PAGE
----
In conclusion, this study using set criteria of failure revealed a failure rate of 15.5%, which is comparable to the literature from developed countries quoting variable failure rate ranging from 8% to 23%. This study further revealed that the incidence of FEA was negatively correlated with the experience of an anesthesiologist, as the incidence was more when labor epidural was instituted by junior trainees compared to their more experienced peers. The results from this study would help in lowering the incidence of FEA by improving the training and exposure of junior level trainee anesthesiologists. We recommend that healthcare facilities providing labor epidural services need to identify their failure rate and factors responsible for failure to improve the quality of labor epidural service.

Declaration of patientconsent

The authors certify that they have obtained all appropriate patient consent forms. In the form, the patient(s) has/have given his/her/their consent for his/her/their images and other clinical information to be reported in the journal. The patients understand that their names and initials will not be published and due efforts will be made to conceal their identity, but anonymity cannot be guaranteed.

Financial support and sponsorship

Research fund from the Department of Anesthesiology, Aga Khan University Karachi, Pakistan.

Conflicts of interest

There are no conflicts of interest.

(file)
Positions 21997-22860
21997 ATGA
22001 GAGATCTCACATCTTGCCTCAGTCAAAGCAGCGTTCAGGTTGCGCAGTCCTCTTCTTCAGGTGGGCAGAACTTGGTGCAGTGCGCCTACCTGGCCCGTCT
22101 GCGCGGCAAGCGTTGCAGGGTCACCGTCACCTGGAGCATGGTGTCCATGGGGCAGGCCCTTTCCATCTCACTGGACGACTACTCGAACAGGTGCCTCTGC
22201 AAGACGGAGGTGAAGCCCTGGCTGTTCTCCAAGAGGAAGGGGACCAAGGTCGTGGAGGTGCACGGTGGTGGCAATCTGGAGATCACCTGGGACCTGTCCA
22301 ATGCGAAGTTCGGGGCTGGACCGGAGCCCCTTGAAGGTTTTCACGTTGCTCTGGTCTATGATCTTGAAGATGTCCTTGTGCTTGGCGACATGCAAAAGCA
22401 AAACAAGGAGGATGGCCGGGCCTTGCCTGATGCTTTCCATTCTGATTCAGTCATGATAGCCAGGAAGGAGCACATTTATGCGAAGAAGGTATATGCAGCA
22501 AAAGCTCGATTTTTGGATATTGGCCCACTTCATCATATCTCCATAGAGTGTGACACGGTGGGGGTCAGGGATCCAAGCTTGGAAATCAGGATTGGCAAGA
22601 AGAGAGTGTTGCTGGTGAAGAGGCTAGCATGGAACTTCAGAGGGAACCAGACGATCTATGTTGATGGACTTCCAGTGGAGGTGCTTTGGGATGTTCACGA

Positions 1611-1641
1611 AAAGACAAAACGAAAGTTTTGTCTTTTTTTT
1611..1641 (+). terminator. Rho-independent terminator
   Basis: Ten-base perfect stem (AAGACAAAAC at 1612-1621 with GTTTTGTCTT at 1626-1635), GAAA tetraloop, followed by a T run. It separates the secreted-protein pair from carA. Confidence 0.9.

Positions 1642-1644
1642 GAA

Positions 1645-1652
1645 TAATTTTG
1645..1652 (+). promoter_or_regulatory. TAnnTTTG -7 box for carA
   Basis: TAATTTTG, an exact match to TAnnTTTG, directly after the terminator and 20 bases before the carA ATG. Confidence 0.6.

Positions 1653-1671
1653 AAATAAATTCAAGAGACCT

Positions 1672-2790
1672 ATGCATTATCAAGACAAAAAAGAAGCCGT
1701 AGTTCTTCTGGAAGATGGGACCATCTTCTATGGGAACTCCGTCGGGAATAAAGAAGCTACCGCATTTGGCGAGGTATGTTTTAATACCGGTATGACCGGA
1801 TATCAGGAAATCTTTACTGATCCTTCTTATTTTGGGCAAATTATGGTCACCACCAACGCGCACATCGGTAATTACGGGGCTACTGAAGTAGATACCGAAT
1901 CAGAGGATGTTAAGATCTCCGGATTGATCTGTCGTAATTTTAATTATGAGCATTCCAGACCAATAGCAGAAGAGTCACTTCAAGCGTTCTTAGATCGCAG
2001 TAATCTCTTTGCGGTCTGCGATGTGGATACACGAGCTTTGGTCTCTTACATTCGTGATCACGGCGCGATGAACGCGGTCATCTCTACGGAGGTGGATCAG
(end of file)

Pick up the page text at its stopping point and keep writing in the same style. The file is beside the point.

APPENDIX 1 Top


Failure rate of labor epidural: An observational study among different level of trainee anesthesiologists in a university hospital of a developing country

Date: Time:

Age (Years): Gestational weeks:

Weight (kg): Height (cm): BMI (kg/m2):

Cervical dilatation at the time of epidural insertion: ______________cm

ANATOMICAL FINDING OF SPINE:

  • Grade 1 = spinous processes visible. □
  • Grade 2 = spinous processes easily palpable but not visible. □
  • Grade 3 = spinous processes not seen or easily palpable but interspace palpable. □
  • Grade 4 = none of the above. □


LEVEL OF ANESTHESIOLOGIST:

Resident level/year: 1 □ 2 □ 3 □ 4 □ 5 □

Fellow: □

Consultant: □

NRS- Numeric Rating score (0-10)

Before insertion: _________________

After insertion:

  • At 15 minutes: ________________
  • At 30 minutes: ________________
  • At 45 minutes: ________________
  • At 2 hours--------------------
  • At 4 hours-------------
  • At 6 hours--------------------


Number of attempts: ______________________

OUTCOME OF EPIDURAL:

Successful □ Failed □

In case of failed epidural:

CRITERIA OF FAUILURE (Can mark more than one)

  1. Inadequate pain relief 45 minutes after placement
  2. Accidental dural puncture
  3. Re-siting
  4. Inability to site or abandonment of procedure
  5. Patients' dissatisfaction with labor epidural pain relief at follow up


PATIENT SATISFACTION:

How satisfied was the patient with the epidural procedure and its effects on her labor pains?

  1. Perfect. Patient did not have any pain at all □
  2. Very satisfied. Helped relieve most of her pains □
  3. Satisfied. The epidural relieved major pains, but she still experienced minor pains □
  4. The epidural helped a bit only □
  5. The epidural did not help at all □


 
  References Top

1.
Faitot V, Ourchane R, Dahmani S, Magheru M, Nebout S, Gomas F, et al. An observational study of factors leading to difficulty in resident anaesthesiologists identifying the epidural space in obstetric patients. Int J Obstet Anesth 2011;2:124-7.  Back to cited text no. 1
    
2.
Bucstain C, Garmi G, Zafran N, Zuarez-Easton S, Carmeli J, Salim R. Risk factors and peripartum outcomes of failed epidural: A prospective cohort study. Arch Gynecol Obstet 2017;295:1119.  Back to cited text no. 2